Ian Birchall


[(Re-)Conceptualising Marxist Theories of Racism]
The “complex interplay of race and class” has caused many problems for Marxists, and it may be of interest to examine one of the first occasions when the emerging working-class movement was confronted with the question.
The conviction of Alfred Dreyfus for alleged treason came at a time when virulent anti Semitism was on the rise in France. Édouard Drumont and his followers recognised the significance of Dreyfus more quickly than those on the left. The initial response from the workers’ movement was lamentable. Socialist Jean Jaurès said Dreyfus should have been shot as a private soldier would have been; leading syndicalist Émile Pouget dismissed Dreyfus as a “rich youpin”.
The figures who initially defended Dreyfus – Bernard Lazare and Émile Zola – had connections to the labour movement, but they were not representative of it. It took some time, and the dedication of individuals, before the pro-Dreyfus bandwagon began to roll. Eventually it did, mobilising a new generation of activists – thus the young Pierre Monatte narrowly escaped expulsion from school for being in possession of a text by Zola on the Dreyfus case.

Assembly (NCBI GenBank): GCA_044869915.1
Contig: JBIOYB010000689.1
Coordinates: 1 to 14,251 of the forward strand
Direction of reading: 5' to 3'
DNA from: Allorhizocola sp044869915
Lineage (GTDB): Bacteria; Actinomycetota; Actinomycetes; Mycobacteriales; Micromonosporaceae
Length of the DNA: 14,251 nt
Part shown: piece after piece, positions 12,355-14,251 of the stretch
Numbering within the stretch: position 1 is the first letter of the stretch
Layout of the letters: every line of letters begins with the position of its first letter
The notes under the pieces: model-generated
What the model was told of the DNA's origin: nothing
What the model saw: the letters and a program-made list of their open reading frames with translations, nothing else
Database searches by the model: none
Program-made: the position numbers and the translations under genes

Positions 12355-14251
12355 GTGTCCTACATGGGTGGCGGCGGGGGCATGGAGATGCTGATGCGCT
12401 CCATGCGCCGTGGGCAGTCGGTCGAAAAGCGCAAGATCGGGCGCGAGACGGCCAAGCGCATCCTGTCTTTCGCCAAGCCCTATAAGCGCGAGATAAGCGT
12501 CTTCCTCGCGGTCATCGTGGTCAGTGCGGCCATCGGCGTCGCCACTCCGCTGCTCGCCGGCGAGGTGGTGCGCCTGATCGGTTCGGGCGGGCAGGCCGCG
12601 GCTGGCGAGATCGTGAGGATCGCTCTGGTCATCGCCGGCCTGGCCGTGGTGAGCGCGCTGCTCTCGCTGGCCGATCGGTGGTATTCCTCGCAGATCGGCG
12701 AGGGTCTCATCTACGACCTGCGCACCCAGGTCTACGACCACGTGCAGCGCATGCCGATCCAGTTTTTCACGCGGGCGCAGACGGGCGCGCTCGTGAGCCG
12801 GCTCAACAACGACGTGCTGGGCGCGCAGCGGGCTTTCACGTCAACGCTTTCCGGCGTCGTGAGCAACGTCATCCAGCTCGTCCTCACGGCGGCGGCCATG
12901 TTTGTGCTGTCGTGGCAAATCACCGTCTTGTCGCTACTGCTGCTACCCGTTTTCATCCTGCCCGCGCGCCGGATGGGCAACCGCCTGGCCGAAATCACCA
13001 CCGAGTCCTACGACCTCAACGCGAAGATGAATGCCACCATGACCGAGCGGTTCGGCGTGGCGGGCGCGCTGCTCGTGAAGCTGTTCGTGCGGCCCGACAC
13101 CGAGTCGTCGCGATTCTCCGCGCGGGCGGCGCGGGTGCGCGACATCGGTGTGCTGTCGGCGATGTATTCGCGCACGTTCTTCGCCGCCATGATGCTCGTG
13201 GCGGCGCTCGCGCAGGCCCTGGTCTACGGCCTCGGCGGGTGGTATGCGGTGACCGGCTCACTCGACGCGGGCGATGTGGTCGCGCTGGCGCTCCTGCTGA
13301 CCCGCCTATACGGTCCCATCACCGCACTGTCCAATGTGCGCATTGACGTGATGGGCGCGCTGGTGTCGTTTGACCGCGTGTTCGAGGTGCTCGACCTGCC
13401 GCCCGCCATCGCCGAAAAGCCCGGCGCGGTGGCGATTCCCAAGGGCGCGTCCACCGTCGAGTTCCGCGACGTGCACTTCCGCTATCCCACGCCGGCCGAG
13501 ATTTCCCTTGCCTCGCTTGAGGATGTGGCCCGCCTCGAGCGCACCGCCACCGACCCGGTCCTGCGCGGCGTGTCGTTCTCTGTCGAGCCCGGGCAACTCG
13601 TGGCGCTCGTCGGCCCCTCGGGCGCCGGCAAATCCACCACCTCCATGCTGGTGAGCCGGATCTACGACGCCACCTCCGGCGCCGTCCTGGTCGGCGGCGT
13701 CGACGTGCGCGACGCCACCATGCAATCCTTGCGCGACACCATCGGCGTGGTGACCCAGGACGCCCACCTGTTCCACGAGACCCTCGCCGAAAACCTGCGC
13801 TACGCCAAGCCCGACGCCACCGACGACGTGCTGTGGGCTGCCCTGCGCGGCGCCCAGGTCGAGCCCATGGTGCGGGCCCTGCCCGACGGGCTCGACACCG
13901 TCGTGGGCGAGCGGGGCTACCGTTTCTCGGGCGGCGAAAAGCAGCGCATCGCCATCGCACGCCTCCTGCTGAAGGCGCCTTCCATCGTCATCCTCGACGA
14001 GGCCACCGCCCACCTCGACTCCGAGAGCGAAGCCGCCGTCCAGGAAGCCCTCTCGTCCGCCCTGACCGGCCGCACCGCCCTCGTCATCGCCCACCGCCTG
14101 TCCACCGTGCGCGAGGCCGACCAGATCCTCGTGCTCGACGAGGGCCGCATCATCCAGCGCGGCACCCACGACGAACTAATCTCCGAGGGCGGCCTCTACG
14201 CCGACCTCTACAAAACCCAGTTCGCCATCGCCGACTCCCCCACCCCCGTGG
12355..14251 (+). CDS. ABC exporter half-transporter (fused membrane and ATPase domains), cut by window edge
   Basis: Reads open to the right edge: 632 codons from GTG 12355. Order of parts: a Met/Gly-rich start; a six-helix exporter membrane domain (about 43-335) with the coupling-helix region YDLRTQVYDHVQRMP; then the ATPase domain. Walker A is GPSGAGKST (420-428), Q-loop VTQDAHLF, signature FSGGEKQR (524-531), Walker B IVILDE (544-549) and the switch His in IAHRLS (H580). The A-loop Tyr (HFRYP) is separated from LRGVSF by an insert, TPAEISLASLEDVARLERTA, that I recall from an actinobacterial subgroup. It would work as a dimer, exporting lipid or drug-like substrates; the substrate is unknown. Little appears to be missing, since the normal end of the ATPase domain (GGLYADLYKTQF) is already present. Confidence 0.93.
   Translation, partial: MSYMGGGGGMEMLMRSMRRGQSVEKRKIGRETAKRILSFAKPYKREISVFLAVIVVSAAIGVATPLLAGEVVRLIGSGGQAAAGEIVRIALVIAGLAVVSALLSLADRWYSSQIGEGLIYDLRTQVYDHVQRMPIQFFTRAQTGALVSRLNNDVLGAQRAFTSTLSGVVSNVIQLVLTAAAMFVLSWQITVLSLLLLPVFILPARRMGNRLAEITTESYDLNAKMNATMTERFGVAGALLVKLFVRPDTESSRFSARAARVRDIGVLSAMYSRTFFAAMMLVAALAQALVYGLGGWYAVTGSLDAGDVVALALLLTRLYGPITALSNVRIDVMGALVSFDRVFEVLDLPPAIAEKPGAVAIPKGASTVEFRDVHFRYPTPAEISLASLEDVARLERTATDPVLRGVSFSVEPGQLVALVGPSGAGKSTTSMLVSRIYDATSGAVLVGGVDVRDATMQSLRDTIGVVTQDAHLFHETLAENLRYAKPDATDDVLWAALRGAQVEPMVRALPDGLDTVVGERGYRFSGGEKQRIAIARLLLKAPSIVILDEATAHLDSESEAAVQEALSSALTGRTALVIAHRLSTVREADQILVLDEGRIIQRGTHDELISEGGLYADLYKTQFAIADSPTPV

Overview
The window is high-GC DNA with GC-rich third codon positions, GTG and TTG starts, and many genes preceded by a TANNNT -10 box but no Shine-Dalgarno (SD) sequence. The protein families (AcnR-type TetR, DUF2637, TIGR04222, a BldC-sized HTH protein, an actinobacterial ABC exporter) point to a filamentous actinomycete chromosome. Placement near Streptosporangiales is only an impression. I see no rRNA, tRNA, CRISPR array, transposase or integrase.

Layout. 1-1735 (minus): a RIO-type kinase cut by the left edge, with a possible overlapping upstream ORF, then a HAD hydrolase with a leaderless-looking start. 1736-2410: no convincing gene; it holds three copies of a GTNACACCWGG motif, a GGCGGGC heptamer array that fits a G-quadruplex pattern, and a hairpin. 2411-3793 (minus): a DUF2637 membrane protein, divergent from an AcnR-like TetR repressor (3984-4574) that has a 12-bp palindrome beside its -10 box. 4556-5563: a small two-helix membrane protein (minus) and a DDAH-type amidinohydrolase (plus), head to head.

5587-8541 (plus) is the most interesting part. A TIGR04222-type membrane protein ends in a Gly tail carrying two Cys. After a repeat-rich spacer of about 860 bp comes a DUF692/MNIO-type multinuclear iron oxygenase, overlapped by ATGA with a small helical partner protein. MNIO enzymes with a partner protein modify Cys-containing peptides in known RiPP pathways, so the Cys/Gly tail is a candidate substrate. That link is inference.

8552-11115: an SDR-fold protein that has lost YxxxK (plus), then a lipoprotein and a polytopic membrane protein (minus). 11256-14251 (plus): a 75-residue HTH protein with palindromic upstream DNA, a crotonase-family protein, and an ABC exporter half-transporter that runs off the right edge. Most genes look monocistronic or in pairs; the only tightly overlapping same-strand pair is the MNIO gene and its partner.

Dreyfus’s pardon was a victory, but not a clear-cut one. And the pro-Dreyfus alliance was divided on class questions. Thus Georges Picquart, who had courageously defended Dreyfus, became Minister of War in a government that was using troops to impose social order. Many of those who defended Dreyfus in the name of the republic went on to use that same republic as a justification for supporting the First World War.
In 1906 Robert Louzon published an article called “The bankruptcy of Dreyfusism”. It was a vigorous reminder that while there was a colossal danger in neglecting racial oppression in the name of an exclusive emphasis on class, an anti-racist movement which neglected questions of class was giving hostages to fortune.

Dreyfus - racism - anti-Semitism - class